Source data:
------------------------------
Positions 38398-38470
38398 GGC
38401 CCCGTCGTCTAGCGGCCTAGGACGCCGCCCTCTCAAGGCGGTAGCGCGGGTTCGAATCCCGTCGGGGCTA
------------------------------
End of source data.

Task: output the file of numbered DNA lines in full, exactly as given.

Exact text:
Positions 38398-38470
38398 GGC
38401 CCCGTCGTCTAGCGGCCTAGGACGCCGCCCTCTCAAGGCGGTAGCGCGGGTTCGAATCCCGTCGGGGCTA